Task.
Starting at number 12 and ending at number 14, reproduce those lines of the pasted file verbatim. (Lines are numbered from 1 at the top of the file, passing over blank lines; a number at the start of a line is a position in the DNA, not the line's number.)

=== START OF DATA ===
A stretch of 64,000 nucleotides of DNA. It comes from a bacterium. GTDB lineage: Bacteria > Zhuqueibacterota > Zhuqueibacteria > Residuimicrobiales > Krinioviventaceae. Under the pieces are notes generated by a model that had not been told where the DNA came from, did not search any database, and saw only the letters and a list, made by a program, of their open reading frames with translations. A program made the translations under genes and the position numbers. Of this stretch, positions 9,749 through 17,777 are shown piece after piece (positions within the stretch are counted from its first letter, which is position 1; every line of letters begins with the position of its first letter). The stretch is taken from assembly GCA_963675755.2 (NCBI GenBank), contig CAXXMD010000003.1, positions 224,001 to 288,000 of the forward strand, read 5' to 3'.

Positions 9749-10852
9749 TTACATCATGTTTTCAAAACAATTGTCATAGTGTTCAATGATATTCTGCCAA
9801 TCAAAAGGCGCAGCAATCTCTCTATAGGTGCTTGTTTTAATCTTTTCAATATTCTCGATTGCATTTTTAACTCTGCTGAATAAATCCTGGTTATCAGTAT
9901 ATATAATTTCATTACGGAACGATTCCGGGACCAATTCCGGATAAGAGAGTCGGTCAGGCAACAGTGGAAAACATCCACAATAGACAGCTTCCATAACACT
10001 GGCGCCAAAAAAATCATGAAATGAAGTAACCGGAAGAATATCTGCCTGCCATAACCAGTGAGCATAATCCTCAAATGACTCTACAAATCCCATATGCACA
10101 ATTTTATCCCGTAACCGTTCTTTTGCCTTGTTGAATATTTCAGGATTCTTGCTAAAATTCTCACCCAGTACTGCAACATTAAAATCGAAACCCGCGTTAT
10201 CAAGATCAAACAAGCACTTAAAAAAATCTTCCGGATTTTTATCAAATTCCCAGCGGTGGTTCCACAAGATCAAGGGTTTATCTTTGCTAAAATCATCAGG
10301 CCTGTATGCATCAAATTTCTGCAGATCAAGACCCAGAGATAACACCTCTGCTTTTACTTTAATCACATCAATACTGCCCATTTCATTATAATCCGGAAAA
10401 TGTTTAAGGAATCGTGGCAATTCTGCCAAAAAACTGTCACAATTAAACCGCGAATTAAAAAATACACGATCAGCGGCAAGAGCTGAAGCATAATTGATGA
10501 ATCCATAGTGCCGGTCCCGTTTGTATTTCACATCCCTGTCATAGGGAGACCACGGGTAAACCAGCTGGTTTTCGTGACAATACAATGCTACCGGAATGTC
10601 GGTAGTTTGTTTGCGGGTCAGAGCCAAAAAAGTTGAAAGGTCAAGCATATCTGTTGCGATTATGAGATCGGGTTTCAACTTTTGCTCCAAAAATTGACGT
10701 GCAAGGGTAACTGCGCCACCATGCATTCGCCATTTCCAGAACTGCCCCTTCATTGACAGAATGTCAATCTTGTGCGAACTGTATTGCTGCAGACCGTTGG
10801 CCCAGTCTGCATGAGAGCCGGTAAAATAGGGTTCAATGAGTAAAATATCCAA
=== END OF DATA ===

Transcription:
10601 GGTAGTTTGTTTGCGGGTCAGAGCCAAAAAAGTTGAAAGGTCAAGCATATCTGTTGCGATTATGAGATCGGGTTTCAACTTTTGCTCCAAAAATTGACGT
10701 GCAAGGGTAACTGCGCCACCATGCATTCGCCATTTCCAGAACTGCCCCTTCATTGACAGAATGTCAATCTTGTGCGAACTGTATTGCTGCAGACCGTTGG
10801 CCCAGTCTGCATGAGAGCCGGTAAAATAGGGTTCAATGAGTAAAATATCCAA